In 1875, the American Express Company established the first private pension plan in the United States, and, shortly thereafter, utilities, banking and manufacturing companies also began to provide pensions. Most of the early pension plans were defined benefit plans that paid workers a specific monthly benefit at retirement, funded entirely by employers.
Private Pensions Largely Unprotected
Until 1974, there was little or no protection for pensions. One of the most shocking incidents of workers losing their retirement benefits occurred in 1963 when Studebaker terminated its employee pension plan, and more than 4,000 auto workers at its automobile plant in South Bend, Indiana, lost some or all of their promised pension plan benefits. Workers everywhere were in jeopardy of losing their pensions when companies went out of business, and there was nowhere they could turn for help.
The late Senator Jacob Javits of New York (shown at the right) found this situation a threat to the private pension system and, in 1967, introduced pension reform legislation to protect the benefits of millions of workers covered by private pension plans.
In 1974, Congress passed the Employee Retirement Income Security Act (ERISA), the foundation for a sound and workable pension insurance program that guaranteed workers' benefits in private pension plans.
On September 2, 1974, President Gerald R. Ford signed ERISA into law , which established the Pension Benefit Guaranty Corporation (PBGC). "Under this law," President Ford remarked, "the men and women of our labor force will have much more clearly defined rights to pension funds and greater assurances that retirement dollars will be there when they are needed."
PBGC Takes Shape
PBGC began operation with a task force appointed by the Department of Labor. The group borrowed $100,000 from the Treasury (as provided in ERISA) and set up temporary offices in Silver Spring, MD. Early priorities included answering the mail and telephones, collecting enough premiums to provide operating capital, obtaining office furniture and equipment, creating and staffing a viable organization, and developing necessary regulations and basic forms (for example, the form needed to collect premium payments).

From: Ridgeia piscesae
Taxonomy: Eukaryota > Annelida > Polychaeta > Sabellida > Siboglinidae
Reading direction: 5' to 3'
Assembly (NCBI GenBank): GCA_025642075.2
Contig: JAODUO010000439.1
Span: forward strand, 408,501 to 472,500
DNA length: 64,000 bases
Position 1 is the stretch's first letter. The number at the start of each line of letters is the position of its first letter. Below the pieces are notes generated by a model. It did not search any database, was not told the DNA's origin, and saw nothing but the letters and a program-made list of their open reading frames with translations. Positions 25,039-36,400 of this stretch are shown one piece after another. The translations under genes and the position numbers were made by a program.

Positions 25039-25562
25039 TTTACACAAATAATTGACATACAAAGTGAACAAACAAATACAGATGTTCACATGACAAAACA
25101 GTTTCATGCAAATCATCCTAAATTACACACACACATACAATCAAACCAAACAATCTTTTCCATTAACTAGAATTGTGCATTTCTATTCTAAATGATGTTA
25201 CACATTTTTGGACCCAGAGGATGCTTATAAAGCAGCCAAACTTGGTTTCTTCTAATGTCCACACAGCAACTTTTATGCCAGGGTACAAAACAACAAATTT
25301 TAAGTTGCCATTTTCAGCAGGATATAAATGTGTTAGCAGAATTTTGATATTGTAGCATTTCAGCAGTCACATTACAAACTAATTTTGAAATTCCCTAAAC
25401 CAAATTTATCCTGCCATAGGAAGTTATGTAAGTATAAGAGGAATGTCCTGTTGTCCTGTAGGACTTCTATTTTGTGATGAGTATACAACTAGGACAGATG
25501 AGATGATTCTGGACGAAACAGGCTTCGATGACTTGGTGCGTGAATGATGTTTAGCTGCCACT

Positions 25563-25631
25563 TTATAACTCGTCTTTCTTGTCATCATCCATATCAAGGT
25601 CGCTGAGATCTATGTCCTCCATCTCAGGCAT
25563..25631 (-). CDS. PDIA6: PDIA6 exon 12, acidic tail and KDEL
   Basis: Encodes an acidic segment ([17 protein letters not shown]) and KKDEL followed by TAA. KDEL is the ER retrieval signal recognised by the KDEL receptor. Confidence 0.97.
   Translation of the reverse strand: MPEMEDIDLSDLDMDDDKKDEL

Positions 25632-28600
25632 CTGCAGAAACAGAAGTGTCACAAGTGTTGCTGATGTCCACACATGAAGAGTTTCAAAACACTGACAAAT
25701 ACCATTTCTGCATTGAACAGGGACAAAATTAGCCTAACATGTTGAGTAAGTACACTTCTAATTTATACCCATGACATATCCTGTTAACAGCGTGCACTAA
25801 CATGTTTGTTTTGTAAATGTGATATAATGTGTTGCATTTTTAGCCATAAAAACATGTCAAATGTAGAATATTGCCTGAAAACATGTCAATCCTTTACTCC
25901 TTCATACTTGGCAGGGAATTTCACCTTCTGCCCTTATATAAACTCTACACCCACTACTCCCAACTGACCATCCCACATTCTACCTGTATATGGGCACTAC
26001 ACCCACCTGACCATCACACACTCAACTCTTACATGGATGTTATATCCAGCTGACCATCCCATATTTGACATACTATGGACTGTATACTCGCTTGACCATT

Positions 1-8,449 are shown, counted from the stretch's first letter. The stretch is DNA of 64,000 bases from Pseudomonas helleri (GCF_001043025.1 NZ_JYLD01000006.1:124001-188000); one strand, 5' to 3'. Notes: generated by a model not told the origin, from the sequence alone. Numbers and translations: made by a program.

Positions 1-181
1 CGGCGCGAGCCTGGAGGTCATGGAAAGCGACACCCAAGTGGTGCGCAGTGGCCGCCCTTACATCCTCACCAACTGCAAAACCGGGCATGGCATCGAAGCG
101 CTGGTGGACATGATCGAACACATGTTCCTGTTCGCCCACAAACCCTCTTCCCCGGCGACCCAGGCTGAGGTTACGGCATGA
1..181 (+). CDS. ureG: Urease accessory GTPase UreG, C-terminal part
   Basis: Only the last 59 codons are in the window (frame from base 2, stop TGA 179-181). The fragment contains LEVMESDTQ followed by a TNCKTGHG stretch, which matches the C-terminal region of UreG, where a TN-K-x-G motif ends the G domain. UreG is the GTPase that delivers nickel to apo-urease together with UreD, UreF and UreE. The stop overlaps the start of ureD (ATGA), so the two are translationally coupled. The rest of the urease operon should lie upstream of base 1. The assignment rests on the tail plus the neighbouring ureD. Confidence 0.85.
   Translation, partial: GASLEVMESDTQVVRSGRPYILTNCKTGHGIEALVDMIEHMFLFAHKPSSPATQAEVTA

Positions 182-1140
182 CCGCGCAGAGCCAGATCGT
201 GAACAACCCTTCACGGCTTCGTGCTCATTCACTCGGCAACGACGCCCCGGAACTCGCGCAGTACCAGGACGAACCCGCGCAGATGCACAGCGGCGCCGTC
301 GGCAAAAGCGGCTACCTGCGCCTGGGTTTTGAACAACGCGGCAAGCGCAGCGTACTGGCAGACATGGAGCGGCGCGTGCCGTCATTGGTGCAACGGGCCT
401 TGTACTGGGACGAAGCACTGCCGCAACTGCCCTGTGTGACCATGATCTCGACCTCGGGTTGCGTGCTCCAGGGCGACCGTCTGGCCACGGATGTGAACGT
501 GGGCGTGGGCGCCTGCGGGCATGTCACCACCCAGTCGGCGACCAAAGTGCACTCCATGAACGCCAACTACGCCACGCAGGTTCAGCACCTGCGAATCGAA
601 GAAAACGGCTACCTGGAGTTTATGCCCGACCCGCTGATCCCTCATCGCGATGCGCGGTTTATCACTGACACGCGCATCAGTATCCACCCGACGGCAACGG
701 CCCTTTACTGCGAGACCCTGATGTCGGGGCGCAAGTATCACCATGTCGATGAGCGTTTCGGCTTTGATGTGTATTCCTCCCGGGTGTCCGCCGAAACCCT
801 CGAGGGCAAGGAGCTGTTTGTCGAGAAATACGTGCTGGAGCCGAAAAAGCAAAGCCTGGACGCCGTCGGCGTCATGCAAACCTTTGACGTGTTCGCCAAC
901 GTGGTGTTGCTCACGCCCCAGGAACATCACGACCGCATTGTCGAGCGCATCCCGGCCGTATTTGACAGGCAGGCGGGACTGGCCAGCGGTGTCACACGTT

In September, the PBGC Board of Directors - Secretary of Labor, Secretary of Treasury, and Secretary of Commerce - met to adopt temporary by-laws, and subsequently, PBGC published its first premium collection regulation. By November, Labor Secretary Peter J. Brennan, chairman of PBGC's Board of Directors, named Steven Schanes, a Commerce Department official and pension professional, the first Executive Director. He worked closely with the Board of Directors and seven-member, Presidentially appointed Advisory Committee to develop many of PBGC's early regulations.
PBGC issued its first pension check for $140.75 on February 28, 1975, to a participant in the International City Bank of New Orleans Employees Retirement Plan. PBGC's work of protecting pensions and paying benefits for insured pension plans continues today. Currently, about 900,000 retirees in more than 4,600 failed plans receive their pensions through PBGC even though, for many of them, their companies may no longer be in business. An additional 620,000 workers will receive benefits when they retire.
Today, PBGC protects the retirement incomes of nearly 40 million American workers in nearly 24,000 private-sector defined benefit pension plans.